Saturday marked my last full day in Japan.  With the students at their home stays, I had the opportunity to get together with Miki and Azumi, two friends from Ehime University whom we had the privilege of hosting in our home one weekend  last summer when they were participating in a three week exchange program at CLC.  They picked me up and took me to Uchiko, a small town of about 20,000, about an hour outside of Matsuyama.  Uchiko is unique in that it is a town dedicated to the preservation of the old, traditional style of Japanese architecture.  On the way, we stopped at a small grocery store where Miki and Azumi taught me a bit about the different vegetables and fruits one can find in Japan.  In our perusing, I discovered bottled honey that contained the body of the largest bee I had ever seen (see picture below).  Even Azumi and Miki were surprised.  Beside it was another jar of honey that contained the bodies of several smaller bees, but still large by U.S. standards.   The smaller bees looked to be the size of Carpenter bees, not honey bees.  This only left me to surmise that the bigger bee must have been the queen bee.  If these are honey bees in Japan, I can only imagine what beehives must look like.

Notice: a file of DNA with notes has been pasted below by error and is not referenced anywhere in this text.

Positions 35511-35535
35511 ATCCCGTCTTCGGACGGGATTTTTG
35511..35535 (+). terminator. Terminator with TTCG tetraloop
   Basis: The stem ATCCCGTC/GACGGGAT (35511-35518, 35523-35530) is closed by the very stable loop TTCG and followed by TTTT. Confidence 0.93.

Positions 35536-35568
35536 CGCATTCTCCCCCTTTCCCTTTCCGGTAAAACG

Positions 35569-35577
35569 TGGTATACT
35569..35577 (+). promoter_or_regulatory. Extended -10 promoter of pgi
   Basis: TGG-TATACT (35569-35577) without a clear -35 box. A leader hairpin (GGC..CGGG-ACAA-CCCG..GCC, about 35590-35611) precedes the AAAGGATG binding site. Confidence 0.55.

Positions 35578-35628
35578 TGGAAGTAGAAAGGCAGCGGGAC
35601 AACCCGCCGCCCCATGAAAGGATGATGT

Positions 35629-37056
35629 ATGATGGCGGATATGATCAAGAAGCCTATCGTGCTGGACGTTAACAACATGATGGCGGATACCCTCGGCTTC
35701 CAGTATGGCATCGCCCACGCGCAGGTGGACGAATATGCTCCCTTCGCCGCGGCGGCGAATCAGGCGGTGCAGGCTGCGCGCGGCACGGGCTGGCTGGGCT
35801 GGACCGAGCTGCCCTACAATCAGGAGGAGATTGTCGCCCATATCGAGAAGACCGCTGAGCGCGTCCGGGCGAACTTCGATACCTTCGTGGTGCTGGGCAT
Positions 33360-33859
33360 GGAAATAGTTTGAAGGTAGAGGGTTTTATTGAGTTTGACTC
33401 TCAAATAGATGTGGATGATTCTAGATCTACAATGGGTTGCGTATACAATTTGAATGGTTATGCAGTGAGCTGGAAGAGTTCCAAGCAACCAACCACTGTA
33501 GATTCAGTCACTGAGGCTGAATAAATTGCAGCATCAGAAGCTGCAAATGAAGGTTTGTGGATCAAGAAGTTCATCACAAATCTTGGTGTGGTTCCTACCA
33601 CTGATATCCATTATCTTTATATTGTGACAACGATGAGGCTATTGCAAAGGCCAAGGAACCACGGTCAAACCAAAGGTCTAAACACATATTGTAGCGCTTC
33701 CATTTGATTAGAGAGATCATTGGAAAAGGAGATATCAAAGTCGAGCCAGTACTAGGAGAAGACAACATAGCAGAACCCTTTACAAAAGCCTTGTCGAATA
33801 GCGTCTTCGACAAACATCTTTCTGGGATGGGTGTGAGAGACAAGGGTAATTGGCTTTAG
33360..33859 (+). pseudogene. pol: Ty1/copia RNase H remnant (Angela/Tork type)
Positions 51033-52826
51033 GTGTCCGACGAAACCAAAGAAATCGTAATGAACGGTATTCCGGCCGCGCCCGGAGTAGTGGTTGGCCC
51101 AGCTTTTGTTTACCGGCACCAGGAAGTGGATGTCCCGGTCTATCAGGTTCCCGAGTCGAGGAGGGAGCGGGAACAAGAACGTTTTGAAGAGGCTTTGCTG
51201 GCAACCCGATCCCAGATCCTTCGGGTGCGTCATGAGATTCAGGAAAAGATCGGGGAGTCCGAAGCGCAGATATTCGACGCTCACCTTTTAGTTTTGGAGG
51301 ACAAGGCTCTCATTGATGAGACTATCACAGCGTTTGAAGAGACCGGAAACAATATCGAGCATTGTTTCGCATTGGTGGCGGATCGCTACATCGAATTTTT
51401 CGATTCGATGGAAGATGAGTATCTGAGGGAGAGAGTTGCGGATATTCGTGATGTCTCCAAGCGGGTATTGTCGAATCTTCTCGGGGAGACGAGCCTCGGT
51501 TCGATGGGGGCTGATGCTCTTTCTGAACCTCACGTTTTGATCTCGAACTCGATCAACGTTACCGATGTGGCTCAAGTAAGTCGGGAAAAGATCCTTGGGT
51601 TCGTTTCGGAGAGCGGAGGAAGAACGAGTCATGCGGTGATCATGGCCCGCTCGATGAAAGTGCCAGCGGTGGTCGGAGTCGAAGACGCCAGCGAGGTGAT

After our expedition of the grocery store, we went out for a nice lunch and then headed into the town of Uchiko.  Driving through the town felt like taking a step back in time.  Every where I looked I wanted to take a picture.  Once we got parked, we visited a Shinto Shrine with what appeared to be the largest statue of a reclining Buddha that I had ever seen.  We then toured the Japanese Wax Museum, which explained the historical importance that Uchiko had in production of vegetable wax made from the dried flowers of the Sumac plant in the 1900s.  As part of the Museum, we also toured the Kamihaga Residence, a historically refurbished home in the traditional Japanese style.  It was amazing to see.  I learned from Azumi and Miki that Japan made the move to more modern housing in the 1960s and 1970s.  Consequently, there are very few persons in Japan that still live in the old style homes.  Even their grandparents didn't live in old style homes.

After touring the museum and home, we went to visit Uchiko-za, one of the only remaining Kabuki Theaters in Japan.  Unfortunately, it was being used at the time and unavailable for tours.  Afterwards, Miki and Azumi took me to see their homes and meet their parents.  We didn't stay long, but I appreciated the opportunity to see what a modern Japanese home looked like.  There were definitely still elements of the old traditional style evident in their homes-- tatami mats, sliding doors separating the entrance way of the house from the rest of the house, a room for prayer/worship of their ancestors, and beautiful use of the open space leading up to their front doors for plants and flowers.  I appreciate them giving me a little glimpse into their everyday lives.